DY Patil students get insight into MMA world

DY Patil Medicine College located in Nerul Navi-Mumbai is one of the few institutions of India which provides a detailed study in the field of sports. A part of the prestigious DY Patil group of colleges, the Medical College is a part of the DY Patil Navi-Mumbai campus. Frank Mapranny, strength and conditioning coach at Superhuman Gym, who also happened to be a guest lecturer at DY Patil College, decided to bring in team Superhuman to DY Patil. Hence Superhuman Gym co-owner Somesh Kamra, first ever Indian UFC fighter Bharat Kandare, Ganryujima fighter Aditya Katkade, and kickboxer Pratiush Sharma were invited to answer questions about the sport of MMA and what went behind in getting a fighter to the UFC. Frank said, “It is theory meeting practical application. They understand the theory behind the making of an athlete but simply studying doesn’t answer all the questions. Theory is based on ideal situations; in reality situations are never perfect.”

Datta Patel, Program Coordinator, Bachelor of Sports & Exercise Science, School of Medicine, DY Patil University, Navi Mumbai, added, “In future they will be working with athletes, so they need to know what exactly real life situations are like. Also MMA is a very new sport. I doubt there is a person who can explain the technical nutrition and support system an MMA fighter needs. This is another reason why we wanted the seminar to be conducted. It is important that these students are aware about rising sports.”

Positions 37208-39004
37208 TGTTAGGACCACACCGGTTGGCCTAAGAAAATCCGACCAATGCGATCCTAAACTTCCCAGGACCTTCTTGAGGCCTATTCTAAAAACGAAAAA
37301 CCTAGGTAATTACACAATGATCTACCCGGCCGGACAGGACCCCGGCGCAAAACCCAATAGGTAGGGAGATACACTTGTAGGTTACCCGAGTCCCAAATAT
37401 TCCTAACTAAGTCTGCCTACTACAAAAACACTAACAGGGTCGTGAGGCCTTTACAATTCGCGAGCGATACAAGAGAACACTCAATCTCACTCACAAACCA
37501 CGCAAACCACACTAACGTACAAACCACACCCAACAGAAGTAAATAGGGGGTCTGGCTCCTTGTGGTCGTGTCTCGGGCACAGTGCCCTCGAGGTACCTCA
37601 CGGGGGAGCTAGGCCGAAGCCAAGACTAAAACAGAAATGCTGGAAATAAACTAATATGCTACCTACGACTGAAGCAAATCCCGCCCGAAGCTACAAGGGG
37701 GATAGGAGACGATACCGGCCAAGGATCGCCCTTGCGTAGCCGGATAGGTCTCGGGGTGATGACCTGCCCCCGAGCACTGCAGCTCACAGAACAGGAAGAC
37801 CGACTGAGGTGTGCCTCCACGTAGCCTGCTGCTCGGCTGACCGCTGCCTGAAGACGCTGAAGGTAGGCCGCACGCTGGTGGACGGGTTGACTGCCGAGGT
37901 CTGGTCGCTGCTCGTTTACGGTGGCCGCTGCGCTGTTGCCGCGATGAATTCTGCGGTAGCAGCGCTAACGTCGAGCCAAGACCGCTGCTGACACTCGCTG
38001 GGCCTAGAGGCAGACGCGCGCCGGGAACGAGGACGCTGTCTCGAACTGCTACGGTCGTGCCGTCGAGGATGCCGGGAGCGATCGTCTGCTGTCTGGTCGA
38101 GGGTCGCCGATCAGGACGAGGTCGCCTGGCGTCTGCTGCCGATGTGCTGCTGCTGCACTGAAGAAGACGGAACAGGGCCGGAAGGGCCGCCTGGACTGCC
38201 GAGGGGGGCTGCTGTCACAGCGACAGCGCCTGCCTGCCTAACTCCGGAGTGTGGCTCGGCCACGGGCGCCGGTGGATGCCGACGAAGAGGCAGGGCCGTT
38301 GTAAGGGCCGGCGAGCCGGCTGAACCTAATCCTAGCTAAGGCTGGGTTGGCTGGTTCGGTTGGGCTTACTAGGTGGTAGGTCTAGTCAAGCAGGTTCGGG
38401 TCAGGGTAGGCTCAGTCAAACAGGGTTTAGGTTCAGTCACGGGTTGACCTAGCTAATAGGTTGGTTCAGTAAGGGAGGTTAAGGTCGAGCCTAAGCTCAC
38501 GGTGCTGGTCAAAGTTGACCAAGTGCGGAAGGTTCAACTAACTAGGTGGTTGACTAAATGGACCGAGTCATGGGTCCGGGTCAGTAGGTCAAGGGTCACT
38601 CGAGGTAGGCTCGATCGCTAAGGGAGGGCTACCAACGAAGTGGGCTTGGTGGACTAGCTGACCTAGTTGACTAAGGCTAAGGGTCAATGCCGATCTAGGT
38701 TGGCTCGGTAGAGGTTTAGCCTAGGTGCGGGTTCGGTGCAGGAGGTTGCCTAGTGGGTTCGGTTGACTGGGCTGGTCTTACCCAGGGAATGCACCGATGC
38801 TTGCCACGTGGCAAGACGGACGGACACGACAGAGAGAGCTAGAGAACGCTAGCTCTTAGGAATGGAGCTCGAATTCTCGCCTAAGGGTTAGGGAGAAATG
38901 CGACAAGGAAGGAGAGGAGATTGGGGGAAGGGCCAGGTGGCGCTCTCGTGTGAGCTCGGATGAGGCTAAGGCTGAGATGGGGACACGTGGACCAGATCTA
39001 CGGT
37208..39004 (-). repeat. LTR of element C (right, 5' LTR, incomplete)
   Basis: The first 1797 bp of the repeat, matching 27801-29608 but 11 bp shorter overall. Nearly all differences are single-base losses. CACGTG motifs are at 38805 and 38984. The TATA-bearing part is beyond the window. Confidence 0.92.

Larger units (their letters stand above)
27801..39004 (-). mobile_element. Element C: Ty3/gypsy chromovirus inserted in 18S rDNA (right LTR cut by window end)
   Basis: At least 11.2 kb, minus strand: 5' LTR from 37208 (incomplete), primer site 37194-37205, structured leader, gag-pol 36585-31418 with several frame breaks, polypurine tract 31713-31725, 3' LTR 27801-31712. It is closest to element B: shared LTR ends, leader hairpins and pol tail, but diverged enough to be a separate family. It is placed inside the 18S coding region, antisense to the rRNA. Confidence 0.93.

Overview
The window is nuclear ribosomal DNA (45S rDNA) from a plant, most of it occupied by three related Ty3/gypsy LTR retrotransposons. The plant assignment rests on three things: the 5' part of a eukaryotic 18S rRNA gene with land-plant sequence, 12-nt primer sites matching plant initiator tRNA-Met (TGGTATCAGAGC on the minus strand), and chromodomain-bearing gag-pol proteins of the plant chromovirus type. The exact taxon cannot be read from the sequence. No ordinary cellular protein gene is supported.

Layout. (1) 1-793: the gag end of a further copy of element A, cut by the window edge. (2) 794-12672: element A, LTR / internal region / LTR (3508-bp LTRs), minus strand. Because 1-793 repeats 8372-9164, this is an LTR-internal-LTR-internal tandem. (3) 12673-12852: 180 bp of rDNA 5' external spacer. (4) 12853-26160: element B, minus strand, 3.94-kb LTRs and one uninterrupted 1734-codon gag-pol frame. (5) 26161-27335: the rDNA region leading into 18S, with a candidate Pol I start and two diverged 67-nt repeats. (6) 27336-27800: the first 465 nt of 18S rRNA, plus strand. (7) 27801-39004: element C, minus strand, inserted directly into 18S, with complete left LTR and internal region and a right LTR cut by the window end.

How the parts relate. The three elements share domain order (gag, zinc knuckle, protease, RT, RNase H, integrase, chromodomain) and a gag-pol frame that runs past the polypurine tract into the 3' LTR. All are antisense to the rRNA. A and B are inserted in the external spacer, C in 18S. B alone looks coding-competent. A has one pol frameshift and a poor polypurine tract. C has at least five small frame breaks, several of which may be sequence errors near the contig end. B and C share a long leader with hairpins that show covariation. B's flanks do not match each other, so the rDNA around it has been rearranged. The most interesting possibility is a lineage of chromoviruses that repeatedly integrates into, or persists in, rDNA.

HOD Datta Patel, Frank Mapranny, Bharat Kandare, Pratiush Sharma, Aditya Katkade, Somesh Kamra and Kaustubh

Why MMA?

Over 20 students pursuing Bachelors in Sports and Exercise Science had gathered to be a part of the seminar. Despite coming from different semesters, sporting backgrounds and specializations, all of them had one integral constant question in their eyes: Why MMA? Why did they all select MMA as a career? MMA had zero grass-root reality as a sport in India. No one so far in India has developed the basic mechanism of MMA around which the sport works. So why would someone take this sport up? How did they even get involved in MMA?

The pin-drop silence resonated mixed with their gaze to make it very obvious that they were interested in knowing the back story of all these athletes. Bharat Kandare, current UFC fighter, said, “I have trained in various forms of combat sports. I was a skilled mud wrestler and had also trained in boxing. However, I had doubts if I could ever grow as an athlete in these sports. That is when I came to know about the sport of MMA and decided to try my hands on it.” Pratiush on the other hand just wanted to improve his skillset. “I used to practice kickboxing. So to test my skills against other martial artists I decided to take MMA,” he said. “I did not want a one dimensional combat sports career.” Aditya was inspired by Bharat’s success. “After seeing what Bharat sir had accomplished I decided to try my hands on MMA.”

Support from family and resources

Support from family is one of the simplest forms of support one needs. However, in India sports as a career option isn’t really something most parents support. Both Bharat and Pratiush had same situations. Bharat explained, “My parents did not support me early in my career. However, after seeing my successful run in SFL (Super Fight League) they were convinced that I could make it to the top.” Adding on Somesh stated, “Support is something which is earned. If you talk about a sport like MMA, you talk about an environment where opportunities are bare minimum. So it isn’t surprising that his parents did not support him.”